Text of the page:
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Qoocam EGO review, samples, tutorial and FAQ (3D camera for Quest)

Qoocam EGO review and sample video
Qoocam EGO review and sample video

If you want to capture immersive photos and videos for Oculus Quest, check out the Qoocam EGO, a new 3D camera with removable 3D viewer.  Here is a Qoocam EGO review and sample video, shot in 3D with the Qoocam EGO.

Background

When Kandao first announced the Qoocam EGO, many were surprised that it was a 3D camera and not a 3D 360 or VR180 (3D 180) camera.  This is the first time that any 360 camera manufacturer had created a non-360 3D camera.  I wondered why they would not create a VR180 camera instead, to attract their existing customers.  Doubts about Kandao’s strategy subsided when they posted sample photos and videos from the EGO,  showing that it was clearly more detailed than any consumer 360 camera, and even some professional 360 cameras that cost thousands of dollars more.

Key specifications

Focal length5mm actual; Approximately 27mm equivalent
Aperturef/1.8
Sensor1/2 inch
Photo resolution8000 x 3000
Video resolution:3840 x 1080, 60fps
Photo formatJPG; DNG available in the future
Video formatH.264 MP4
LCD2.54 inch, 1440 x 1600 resolution
Exposure modesAuto
Sport (to specify minimum shutter speed of 1/125 or 1/250)
Image stabilizationnone at launch
Battery life1340mah
Waterproof?no
Storageremovable Micro SD up to 256GB
CompatibilityAndroid
iOS
Windows
WeightCamera: 160 grams
Viewer: 114.65 grams
DimensionsCamera: 94*52.8*22
Viewer: 97.2*52.8*47.6

Sample photos

The review video above was shot entirely on Qoocam EGO.  Unfortunately, YouTube uses very aggressive compression.  To see the actual resolution, I’ve uploaded a sample video here and a sample photo here.  I also posted some sample 3D photos on Orbix360 below.  To see the sample photos in 3D, please use a VR headset to view them on a WebVR-capable browser.

Manual focus

One of the limitations of the Qoocam EGO is that it uses manual focus.  Fortunately, when you are adjusting the manual focus, the LCD will show the depth of field’s near limit and far limit.  For videos, you can set the focus to infinity, which can focus on subjects as close as 93cm or 3 feet away.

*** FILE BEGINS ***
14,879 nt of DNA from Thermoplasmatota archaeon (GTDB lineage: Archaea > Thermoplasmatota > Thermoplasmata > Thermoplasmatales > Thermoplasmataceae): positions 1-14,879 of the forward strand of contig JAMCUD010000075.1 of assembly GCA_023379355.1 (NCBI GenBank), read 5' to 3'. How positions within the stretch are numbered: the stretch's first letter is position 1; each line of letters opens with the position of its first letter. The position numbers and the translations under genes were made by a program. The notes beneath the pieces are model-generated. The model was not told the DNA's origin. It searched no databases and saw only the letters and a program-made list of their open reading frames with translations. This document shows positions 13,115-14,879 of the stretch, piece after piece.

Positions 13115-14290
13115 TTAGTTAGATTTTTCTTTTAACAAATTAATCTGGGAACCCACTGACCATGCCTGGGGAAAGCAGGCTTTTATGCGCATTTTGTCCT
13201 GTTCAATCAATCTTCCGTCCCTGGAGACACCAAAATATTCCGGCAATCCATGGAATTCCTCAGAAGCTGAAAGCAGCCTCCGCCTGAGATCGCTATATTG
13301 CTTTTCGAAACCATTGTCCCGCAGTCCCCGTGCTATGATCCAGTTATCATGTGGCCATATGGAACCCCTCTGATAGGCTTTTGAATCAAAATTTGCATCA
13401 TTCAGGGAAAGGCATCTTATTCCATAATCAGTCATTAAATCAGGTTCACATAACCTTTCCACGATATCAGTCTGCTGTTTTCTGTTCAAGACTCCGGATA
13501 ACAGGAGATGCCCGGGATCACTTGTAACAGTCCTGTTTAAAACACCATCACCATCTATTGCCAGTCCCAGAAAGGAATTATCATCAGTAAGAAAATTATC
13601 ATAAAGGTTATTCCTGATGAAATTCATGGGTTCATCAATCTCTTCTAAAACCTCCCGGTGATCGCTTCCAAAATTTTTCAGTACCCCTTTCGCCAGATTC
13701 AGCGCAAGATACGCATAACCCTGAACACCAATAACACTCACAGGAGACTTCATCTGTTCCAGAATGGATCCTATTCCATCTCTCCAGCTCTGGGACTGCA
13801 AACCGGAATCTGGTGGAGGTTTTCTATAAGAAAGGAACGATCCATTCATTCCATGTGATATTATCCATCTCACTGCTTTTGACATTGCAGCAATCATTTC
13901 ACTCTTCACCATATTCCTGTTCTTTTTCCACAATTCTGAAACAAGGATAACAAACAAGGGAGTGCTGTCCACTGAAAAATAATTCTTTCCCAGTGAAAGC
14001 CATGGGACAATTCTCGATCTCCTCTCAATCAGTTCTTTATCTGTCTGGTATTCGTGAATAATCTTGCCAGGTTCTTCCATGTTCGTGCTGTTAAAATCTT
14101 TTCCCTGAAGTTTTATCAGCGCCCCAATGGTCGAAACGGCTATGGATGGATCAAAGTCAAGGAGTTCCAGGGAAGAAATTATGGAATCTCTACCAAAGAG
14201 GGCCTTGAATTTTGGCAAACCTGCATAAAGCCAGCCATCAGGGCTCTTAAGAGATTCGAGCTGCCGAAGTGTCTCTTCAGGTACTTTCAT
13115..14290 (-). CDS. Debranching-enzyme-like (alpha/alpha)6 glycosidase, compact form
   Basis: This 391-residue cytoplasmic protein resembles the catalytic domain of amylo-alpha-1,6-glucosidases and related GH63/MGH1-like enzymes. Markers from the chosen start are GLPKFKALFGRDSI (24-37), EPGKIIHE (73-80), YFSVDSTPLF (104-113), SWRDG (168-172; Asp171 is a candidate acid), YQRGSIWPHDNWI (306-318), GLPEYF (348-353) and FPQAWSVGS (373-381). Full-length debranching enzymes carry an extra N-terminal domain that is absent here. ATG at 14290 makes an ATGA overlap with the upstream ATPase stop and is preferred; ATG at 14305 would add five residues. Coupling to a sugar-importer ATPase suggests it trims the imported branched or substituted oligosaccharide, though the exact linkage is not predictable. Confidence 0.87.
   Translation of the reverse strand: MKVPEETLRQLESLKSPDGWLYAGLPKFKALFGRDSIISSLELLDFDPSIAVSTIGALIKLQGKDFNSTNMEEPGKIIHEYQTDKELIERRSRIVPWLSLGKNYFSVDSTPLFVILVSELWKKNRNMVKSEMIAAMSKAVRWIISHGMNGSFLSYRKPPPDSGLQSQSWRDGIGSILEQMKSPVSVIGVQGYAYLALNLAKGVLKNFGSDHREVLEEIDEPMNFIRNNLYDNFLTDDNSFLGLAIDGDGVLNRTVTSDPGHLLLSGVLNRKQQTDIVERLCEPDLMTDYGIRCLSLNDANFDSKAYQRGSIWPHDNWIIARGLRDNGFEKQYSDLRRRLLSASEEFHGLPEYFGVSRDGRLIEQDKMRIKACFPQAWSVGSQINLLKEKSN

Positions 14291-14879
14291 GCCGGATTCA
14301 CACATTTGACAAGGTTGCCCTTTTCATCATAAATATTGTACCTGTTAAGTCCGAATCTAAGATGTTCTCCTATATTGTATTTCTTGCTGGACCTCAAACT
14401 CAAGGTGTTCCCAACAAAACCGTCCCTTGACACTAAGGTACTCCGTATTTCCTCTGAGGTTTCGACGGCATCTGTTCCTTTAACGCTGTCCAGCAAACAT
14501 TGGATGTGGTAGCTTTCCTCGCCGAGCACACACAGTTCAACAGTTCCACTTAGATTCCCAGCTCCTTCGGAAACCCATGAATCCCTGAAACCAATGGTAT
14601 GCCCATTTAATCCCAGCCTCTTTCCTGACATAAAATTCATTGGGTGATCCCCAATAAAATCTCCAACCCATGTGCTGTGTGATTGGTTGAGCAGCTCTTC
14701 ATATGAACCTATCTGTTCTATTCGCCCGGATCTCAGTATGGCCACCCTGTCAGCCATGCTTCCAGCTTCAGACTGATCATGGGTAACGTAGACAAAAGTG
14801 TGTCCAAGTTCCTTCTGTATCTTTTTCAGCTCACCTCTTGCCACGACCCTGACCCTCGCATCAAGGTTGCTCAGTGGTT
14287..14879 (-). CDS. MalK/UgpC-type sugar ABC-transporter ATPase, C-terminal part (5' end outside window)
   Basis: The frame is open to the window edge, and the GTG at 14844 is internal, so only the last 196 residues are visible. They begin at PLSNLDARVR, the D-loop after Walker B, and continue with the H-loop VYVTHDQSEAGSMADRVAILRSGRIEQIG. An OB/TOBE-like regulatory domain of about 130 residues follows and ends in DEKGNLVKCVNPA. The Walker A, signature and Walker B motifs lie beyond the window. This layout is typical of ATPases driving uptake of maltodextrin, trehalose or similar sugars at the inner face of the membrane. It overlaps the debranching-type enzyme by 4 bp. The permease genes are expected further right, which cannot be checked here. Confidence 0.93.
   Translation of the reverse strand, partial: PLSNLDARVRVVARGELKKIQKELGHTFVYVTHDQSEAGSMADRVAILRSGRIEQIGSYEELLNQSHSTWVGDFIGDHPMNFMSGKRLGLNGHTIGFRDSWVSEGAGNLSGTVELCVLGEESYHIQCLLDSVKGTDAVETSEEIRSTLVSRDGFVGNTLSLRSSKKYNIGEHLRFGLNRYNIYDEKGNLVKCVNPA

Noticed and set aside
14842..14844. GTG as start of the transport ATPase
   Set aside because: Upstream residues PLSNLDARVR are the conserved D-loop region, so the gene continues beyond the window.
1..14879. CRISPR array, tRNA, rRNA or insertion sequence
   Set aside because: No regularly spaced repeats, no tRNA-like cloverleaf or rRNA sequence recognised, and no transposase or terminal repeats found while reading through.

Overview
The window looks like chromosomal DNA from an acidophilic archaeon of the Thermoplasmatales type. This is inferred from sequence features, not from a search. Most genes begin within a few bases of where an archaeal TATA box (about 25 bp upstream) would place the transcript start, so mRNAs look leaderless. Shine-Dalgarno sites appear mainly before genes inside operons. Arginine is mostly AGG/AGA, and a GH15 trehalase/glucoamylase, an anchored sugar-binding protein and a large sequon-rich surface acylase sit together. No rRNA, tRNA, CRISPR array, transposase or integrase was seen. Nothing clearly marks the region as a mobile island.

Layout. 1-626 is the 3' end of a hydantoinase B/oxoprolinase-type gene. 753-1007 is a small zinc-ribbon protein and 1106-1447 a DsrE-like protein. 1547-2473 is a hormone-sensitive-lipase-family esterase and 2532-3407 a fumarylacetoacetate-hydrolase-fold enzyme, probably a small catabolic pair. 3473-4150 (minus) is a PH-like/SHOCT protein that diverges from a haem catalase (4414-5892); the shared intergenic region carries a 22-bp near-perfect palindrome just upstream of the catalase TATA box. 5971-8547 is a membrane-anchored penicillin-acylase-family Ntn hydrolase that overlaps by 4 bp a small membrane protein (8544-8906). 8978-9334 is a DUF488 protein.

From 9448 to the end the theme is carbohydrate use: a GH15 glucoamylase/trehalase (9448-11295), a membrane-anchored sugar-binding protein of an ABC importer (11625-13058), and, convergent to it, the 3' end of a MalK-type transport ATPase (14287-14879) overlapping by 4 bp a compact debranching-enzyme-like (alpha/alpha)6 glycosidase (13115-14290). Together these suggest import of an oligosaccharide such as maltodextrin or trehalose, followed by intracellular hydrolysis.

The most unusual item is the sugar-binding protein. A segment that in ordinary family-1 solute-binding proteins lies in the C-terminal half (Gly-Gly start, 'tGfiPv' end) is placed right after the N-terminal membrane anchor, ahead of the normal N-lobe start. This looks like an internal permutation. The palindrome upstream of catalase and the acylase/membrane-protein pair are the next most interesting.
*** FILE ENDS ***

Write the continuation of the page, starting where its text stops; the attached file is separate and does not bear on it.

For photos of scenery, set the focus to infinity, which will work for objects farther than 206cm or about 7 feet away.  For photos of people, I suggest the second farthest focus, from 127 cm to 465 cm, which should work for people within a talking distance.

For close up shots, I suggest focusing with the 3D viewer then adjusting the focus with the up and down buttons.

How to add YouTube 3D metadata

To upload videos to YouTube, you need to add 3D metadata.  Here’s how:

  1. Download and install handbrake.
  2. Change the resolution to 1920 x 1080 instead of 3840 x 1080, and change the aspect ratio to 16:9 instead of 32:9.
    Change the aspect ratio3. Under the video tab, change the framerate to “Same as source.”  Under Advanced Options, type: frame-packing=3 .  Choose the new file name and save location at the bottom and you can then click on the Start Encode button on top.

    How to add 3D metadata for YouTube
    How to add 3D metadata for YouTube

After you upload the video to YouTube, the video might not immediately appear in 3D.  Just wait a few minutes.  You should then see a cog with “3D” in the settings on the bottom right of the video.

How to share Qoocam EGO photos and videos

As of May 2022, I know of only two social media services that support non-360 3D photos and videos: YouTube, which supports flat 3D videos, and Orbix360, which supports flat 3D photos.  Sometimes, however, we want to share photos and videos only with our family and friends.